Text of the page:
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The protective armour of superbug C.difficile revealed

The spectacular structure of the protective armour of superbug C.difficile has been revealed for the first time showing the close-knit yet flexible outer layer – like chain mail.

Publishing in Nature Communications, the team of scientists from Newcastle, Sheffield and Glasgow Universities together with colleagues from Imperial College and Diamond Light Source, outline the structure of the main protein, SlpA, that forms the links of the chain mail and how they are arranged to form a pattern and create this flexible armour. This opens the possibility of designing C. diff specific drugs to break the protective layer and create holes to allow molecules to enter and kill the cell.

Protective armour

One of the many ways that diarrhoea-causing superbug Clostridioides difficile has to protect itself from antibiotics is a special layer that covers the cell of the whole bacteria – the surface layer or S-layer. This flexible armour protects against the entry of drugs or molecules released by our immune system to fight bacteria.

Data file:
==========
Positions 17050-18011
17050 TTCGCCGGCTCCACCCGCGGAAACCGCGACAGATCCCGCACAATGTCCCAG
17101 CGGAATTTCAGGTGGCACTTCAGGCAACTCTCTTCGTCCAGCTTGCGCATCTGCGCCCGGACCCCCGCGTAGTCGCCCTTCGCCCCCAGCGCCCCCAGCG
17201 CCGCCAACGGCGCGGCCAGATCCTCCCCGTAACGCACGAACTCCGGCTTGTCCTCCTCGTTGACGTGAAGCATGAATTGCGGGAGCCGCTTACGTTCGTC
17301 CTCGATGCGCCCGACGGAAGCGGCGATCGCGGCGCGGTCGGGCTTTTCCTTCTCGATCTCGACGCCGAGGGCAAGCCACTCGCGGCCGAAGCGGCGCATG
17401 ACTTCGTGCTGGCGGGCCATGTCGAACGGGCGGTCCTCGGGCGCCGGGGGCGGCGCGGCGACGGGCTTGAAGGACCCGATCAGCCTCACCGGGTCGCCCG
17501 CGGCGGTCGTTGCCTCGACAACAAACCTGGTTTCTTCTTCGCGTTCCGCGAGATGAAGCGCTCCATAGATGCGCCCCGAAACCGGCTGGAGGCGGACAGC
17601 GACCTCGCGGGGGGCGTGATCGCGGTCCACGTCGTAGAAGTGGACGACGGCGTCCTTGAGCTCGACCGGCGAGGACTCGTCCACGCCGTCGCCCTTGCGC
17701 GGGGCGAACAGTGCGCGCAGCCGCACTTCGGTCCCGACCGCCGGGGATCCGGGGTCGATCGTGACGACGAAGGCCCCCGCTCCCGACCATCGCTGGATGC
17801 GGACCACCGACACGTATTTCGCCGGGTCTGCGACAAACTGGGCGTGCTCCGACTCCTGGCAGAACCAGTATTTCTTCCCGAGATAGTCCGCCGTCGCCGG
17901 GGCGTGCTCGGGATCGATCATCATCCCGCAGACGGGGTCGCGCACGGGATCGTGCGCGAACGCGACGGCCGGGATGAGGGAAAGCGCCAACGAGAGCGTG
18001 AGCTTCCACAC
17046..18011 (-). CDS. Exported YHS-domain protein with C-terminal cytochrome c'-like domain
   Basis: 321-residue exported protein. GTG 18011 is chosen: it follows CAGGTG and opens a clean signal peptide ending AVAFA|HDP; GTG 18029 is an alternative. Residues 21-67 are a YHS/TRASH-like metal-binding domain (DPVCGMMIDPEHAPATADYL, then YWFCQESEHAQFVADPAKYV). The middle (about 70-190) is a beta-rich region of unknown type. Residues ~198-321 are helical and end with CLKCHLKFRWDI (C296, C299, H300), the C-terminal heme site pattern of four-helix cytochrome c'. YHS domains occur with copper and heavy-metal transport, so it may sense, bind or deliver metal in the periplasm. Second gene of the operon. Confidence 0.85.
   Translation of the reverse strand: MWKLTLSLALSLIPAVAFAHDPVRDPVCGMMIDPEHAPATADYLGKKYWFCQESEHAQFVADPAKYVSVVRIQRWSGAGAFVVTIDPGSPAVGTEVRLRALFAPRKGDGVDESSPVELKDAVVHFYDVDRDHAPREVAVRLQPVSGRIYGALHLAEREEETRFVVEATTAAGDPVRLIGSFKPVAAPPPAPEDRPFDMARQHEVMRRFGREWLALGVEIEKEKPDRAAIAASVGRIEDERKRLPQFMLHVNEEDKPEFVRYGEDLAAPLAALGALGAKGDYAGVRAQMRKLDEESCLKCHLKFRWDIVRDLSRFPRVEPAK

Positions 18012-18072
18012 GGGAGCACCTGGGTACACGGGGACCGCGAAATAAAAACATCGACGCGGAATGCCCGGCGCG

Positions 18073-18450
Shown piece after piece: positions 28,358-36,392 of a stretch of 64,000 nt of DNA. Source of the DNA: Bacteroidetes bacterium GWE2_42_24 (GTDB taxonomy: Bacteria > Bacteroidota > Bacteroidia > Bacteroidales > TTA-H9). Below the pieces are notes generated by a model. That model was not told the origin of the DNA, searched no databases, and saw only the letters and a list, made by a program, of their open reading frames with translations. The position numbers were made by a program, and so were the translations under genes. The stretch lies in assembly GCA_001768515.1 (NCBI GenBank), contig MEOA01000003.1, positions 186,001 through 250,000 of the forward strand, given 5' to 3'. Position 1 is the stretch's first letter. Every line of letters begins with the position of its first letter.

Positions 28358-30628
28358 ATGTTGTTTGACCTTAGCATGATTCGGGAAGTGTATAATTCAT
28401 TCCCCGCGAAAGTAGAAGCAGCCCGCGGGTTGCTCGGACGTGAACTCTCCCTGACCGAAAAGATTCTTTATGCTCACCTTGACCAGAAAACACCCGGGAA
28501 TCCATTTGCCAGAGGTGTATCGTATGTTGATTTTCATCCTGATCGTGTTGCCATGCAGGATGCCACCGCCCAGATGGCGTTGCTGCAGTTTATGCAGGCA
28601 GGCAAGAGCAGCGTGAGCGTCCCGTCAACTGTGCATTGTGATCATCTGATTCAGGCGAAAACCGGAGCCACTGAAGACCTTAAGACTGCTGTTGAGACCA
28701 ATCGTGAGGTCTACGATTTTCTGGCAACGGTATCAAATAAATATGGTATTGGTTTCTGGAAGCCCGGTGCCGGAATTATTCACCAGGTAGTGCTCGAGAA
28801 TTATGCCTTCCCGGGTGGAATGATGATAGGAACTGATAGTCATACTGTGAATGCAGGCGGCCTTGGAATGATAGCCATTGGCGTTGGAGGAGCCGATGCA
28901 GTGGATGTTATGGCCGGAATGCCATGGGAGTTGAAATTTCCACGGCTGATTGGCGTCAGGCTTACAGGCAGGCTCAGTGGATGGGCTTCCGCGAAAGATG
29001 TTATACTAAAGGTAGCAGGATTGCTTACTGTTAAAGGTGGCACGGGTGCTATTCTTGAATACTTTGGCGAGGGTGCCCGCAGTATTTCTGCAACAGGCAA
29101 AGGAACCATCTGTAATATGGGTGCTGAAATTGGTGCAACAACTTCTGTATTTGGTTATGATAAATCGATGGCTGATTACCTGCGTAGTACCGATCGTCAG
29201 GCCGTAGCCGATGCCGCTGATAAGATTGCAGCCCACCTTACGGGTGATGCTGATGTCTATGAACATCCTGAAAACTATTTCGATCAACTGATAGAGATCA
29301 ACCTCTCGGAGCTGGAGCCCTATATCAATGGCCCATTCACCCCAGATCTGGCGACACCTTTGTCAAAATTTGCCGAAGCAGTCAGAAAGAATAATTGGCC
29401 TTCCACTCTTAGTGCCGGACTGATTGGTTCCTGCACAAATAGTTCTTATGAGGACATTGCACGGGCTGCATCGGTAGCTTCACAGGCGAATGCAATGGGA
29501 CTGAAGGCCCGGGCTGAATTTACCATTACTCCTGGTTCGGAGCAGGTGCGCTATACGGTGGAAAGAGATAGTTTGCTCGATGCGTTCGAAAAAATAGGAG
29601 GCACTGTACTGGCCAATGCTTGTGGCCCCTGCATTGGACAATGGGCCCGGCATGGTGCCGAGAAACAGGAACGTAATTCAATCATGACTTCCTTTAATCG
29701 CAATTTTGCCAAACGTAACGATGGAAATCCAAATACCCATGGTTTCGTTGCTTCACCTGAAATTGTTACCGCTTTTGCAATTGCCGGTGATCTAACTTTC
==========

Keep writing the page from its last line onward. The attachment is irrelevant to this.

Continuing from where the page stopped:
The team determined the structure of the proteins and how they arranged using a combination of X-ray and electron crystallography.

Corresponding author Dr Paula Salgado, Senior Lecturer in Macromolecular Crystallography who led the research at Newcastle University said: “I started working on this structure more than 10 years ago, it’s been a long, hard journey but we got some really exciting results! Surprisingly, we found that the protein forming the outer layer, SlpA, packs very tightly, with very narrow openings that allow very few molecules to enter the cells. S-layer from other bacteria studied so far tend to have wider gaps, allowing bigger molecules to penetrate. This may explain the success of C.diff at defending itself against the antibiotics and immune system molecules sent to attack it.

Determining the structure allows the possibility of designing C. diff-specific drugs to break the S-layer, the chainmail, and create holes to allow molecules to enter and kill the cell.

Colleagues, Dr Rob Fagan and Professor Per Bullough at the University of Sheffield carried out the electron crystallography work.

Dr Barwinska-Sendra added: “Working together was key to our success, it is very exciting to be part of this team and to be able to finally share our work.”

The work is illustrated in the stunning image by Newcastle-based science Artist and Science Communicator, Dr. Lizah van der Aart.

Dr Paula Salgado: https://salgadolab.org/


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